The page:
Friday, November 28, 2008

Are Copyright Violationson the Rise?

Lately I have had to deal with more copyright takedown requests than ever before. In fact, at the start of 2008 I had not received a single takedown notice for my University in the whole time that I have worked here. Compare that to this semester (August to Present) where I have received 10. However, I still must admit that 10 takedown requests is small potatoes compared to some other schools out there.

I suspect that the primary reason that my University receives so few takedown requests is that we have outsourced the Internet service in our residence halls to a local ISP. I suspect that most of the student downloading happens in the residence halls. This is probably good for the students as well as the University. It seems to me that if legislation keeps moving in the direction that is has been going then University students wont have the same legal protection as customers of other ISPs. For example, there was a lot of lobbying going on when the Higher Education Opportunity Act reauthorization was being considered in congress. You can bet that the RIAA was trying to force Universities to block file sharing and acadmically punish file sharers in some way (in addition to whatever civil and criminal penalties may apply). Now they have successfully pushed a law in Tennessee that will require schools to police their networks for copyright violators. All of these measures will cost money, and I think that one way to easily avoid some of the cost is for other schools to start offloading the Internet service in their residence halls to other companies.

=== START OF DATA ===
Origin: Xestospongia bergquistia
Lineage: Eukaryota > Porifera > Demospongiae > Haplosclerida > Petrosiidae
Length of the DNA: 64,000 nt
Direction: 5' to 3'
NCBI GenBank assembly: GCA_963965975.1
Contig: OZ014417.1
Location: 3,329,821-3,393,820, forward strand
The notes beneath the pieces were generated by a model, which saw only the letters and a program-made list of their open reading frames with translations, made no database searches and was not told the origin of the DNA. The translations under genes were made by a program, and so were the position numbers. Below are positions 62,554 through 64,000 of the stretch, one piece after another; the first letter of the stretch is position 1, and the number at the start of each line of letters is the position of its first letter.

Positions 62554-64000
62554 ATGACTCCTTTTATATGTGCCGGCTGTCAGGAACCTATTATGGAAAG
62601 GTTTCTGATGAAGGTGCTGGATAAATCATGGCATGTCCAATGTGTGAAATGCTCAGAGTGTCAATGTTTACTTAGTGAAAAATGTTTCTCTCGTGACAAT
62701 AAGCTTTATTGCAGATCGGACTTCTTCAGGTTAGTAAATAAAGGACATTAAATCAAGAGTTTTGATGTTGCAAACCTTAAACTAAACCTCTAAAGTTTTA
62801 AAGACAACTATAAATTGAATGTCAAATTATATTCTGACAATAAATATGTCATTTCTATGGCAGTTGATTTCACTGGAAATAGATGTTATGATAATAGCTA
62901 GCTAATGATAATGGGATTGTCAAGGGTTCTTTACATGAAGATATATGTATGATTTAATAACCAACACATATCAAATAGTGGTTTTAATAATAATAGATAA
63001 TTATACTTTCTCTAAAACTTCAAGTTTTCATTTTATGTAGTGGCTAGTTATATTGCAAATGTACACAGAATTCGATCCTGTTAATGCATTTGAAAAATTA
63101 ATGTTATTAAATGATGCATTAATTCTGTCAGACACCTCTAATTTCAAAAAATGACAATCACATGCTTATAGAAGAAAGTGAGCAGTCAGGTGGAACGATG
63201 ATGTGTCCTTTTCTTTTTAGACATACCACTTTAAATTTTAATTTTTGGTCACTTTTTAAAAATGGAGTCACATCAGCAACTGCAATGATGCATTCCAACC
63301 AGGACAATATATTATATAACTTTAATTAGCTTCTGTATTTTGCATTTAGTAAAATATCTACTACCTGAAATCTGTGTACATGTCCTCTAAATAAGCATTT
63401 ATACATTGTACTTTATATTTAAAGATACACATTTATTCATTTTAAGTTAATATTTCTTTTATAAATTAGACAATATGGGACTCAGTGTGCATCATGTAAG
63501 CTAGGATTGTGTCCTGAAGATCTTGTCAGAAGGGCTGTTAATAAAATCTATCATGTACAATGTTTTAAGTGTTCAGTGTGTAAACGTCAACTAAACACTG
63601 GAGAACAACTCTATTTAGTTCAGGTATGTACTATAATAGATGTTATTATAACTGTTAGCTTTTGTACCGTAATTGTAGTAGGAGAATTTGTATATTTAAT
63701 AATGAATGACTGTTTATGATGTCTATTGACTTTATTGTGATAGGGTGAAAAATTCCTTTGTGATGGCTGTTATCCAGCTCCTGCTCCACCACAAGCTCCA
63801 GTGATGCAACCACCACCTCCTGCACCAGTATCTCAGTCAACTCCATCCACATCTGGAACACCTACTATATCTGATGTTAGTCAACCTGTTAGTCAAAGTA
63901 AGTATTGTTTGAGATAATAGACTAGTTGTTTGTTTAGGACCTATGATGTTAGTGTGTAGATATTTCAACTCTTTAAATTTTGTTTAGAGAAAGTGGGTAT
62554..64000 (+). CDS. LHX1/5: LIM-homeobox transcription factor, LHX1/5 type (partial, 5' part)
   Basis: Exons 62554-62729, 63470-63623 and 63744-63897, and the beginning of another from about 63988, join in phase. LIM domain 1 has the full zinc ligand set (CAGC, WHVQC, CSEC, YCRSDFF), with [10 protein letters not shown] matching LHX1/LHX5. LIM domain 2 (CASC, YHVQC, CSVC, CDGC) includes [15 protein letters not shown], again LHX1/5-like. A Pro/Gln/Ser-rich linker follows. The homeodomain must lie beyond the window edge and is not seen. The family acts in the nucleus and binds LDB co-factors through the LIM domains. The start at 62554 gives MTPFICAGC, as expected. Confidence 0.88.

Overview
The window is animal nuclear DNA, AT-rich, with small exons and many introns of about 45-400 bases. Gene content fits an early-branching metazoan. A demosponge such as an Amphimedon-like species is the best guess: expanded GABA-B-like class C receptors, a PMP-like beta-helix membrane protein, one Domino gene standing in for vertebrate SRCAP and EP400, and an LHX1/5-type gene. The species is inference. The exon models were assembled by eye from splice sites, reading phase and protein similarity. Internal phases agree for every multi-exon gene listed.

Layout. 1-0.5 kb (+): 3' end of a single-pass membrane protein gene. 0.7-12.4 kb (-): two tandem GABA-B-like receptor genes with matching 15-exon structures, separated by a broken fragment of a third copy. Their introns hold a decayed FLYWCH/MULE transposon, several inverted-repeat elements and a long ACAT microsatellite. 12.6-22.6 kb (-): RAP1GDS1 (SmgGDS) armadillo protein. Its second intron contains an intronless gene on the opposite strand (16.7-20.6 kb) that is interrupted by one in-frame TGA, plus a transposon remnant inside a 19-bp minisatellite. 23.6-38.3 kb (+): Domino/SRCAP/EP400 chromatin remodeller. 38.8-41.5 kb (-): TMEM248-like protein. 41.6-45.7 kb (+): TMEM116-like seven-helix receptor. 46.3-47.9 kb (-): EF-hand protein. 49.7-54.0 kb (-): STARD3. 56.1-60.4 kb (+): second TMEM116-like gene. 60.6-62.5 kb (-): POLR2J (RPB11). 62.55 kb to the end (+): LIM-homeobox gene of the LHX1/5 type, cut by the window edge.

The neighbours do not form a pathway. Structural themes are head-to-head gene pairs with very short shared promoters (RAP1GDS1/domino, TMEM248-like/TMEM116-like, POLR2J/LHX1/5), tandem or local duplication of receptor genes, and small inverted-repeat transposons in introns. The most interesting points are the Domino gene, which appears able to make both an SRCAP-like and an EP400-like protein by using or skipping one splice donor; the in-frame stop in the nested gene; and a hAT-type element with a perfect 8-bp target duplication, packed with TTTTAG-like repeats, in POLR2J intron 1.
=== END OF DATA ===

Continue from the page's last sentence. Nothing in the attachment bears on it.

So there is my hypothesis: schools that outsource the Internet service in the res halls receive fewer copyright takedown notices than schools that do not. I guess the next step would be to try to find other schools that follow our practice. If I ever hear from anyone, I'll update this post.

I'd like to know what other schools do when they receive takedown notices. Right now we're locking out the Active Directory accounts of the student when we get a takedown notice. Then we have the student come talk to us in IT and have them sign a form indicating that they are aware of the University policies regarding file sharing and that illegal file sharing may also result in civil or criminal action. The form does not require them to admit any guilt nor does it indicate any promise not to do it again. After they sign the form we turn their account back on and tell them that if they get caught again they will have to deal with our Student Affairs department. This arrangement seems to be working well for us. We don't end up with a ton of students on academic probation and it doesn't create an incredible workload for any of us. There are some other issues that we need to work out though, such as what we're going to do if we get any Early Settlement Letters from the RIAA. If you've got a moment, please share your thoughts.

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